Don't Suffocate Your Readers
I hate it when bad mail happens to good causes, but it does.
One recent fundraising letter I received has a monster-long list of officers and board members printed down the left side of the page. Not a killing offense in and of itself, I know. But the letter copy is entirely left justified (no indents or tabs) and aligned about a quarter of an inch to the right of the laundry list.
What happens to the poor donor confronted with a letter laid out like that?
Naturally, she tries to read from left to right and jump from the end of one line back to the left again to continue reading the next line. But she keeps getting lost and, basically, her eye tracks like a gutter ball at a bowling alley, traveling straight down the left margin of the page without taking in much of anything.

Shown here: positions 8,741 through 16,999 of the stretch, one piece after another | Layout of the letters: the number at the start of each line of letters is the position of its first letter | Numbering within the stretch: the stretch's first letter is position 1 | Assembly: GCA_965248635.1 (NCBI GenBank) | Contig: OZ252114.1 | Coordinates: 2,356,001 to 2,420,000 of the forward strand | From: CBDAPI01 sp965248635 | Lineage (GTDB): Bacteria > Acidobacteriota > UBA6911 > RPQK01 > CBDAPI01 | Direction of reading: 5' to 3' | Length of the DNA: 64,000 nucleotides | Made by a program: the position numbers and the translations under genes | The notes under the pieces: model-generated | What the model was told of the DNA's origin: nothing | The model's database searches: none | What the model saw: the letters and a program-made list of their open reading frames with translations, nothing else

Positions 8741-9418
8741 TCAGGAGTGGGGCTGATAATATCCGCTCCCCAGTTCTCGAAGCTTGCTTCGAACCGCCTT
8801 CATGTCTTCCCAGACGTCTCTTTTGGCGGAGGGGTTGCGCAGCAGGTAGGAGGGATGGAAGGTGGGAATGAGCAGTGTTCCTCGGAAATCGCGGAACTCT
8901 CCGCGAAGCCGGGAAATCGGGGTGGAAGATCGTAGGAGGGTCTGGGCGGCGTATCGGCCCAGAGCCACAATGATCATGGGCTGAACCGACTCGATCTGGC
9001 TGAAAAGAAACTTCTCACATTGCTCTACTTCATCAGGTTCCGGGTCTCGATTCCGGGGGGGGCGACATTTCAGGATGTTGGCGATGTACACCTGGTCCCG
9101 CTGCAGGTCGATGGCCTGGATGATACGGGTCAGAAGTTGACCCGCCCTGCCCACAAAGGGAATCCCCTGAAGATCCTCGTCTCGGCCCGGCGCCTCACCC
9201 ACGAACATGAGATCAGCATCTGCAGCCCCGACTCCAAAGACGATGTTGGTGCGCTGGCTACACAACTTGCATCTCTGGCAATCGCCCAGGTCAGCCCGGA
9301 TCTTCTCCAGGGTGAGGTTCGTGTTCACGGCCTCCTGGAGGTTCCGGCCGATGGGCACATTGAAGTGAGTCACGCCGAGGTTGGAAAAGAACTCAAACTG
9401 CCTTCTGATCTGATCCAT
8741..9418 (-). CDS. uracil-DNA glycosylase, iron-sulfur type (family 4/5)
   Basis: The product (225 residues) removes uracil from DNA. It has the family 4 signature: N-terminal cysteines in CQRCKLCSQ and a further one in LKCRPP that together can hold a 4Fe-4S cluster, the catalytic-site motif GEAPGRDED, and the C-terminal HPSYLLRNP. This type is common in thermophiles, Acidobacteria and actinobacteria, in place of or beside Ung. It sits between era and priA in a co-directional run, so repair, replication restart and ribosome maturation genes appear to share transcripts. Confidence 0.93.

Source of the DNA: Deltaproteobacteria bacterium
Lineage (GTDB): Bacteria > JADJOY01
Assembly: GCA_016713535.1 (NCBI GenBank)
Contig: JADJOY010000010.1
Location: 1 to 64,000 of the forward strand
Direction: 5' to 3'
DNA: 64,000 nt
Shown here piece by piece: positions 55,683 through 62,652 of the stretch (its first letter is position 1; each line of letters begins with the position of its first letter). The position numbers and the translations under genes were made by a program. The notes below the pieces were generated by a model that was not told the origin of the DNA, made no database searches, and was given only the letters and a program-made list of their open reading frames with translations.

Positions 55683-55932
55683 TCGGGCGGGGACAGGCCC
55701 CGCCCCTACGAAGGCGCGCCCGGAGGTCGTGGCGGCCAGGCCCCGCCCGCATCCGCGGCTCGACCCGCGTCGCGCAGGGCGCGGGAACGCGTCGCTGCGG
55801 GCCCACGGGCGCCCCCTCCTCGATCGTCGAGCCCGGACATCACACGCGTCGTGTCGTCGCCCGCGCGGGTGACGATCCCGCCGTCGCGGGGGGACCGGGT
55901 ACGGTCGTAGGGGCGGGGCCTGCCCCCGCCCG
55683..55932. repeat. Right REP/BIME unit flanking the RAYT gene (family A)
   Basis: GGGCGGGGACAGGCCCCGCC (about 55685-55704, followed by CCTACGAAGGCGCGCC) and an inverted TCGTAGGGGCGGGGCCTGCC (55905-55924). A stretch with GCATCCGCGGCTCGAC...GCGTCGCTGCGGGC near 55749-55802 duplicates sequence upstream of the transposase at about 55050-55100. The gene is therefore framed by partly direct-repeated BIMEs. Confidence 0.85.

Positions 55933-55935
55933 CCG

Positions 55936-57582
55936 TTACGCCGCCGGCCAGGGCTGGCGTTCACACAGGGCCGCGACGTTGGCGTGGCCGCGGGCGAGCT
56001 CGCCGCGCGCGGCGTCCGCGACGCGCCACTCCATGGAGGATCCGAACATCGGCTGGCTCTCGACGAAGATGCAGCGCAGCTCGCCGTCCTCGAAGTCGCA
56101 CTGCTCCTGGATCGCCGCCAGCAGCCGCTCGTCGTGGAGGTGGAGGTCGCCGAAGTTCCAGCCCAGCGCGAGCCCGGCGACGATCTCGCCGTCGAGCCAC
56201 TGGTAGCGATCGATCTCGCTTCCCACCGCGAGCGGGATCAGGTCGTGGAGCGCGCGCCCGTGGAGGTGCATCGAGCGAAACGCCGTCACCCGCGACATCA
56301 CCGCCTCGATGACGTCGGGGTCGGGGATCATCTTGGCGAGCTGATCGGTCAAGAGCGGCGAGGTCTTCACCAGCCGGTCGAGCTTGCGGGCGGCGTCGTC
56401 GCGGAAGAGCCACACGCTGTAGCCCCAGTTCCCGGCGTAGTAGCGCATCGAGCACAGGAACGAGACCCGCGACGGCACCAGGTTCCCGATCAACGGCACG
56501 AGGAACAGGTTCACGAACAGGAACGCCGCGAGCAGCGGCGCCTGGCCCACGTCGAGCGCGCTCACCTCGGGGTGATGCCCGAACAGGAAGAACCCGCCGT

Try it, and you’ll see what I mean. It’s exhausting, with or without glasses. And it’s more disappointing than a gutter ball, for both you and your donor.
Then there’s another piece that came in a 5.5-inch-by-7.75-inch carrier envelope. The letter measures 6.25 inches by 9 inches and is printed with a 3/8-inch border design on all four sides. Copy runs to within 3/8 of an inch inside the fancy border design (top, bottom, left, right — the whole enchilada) and is lasered in 9-point Times Roman.
And why, oh why, are people sending out letters with teensy copy all smushed onto the front of the page when the back is blank and just waiting, begging to be useful and give donors a reprieve with nice, big, readable type?
(Please don’t let anyone convince you that it’s because of personalization, and they don’t want to spend more to duplex laser the letter — there’s always a way to get the ask on the first page and continue with your case for support on the next.)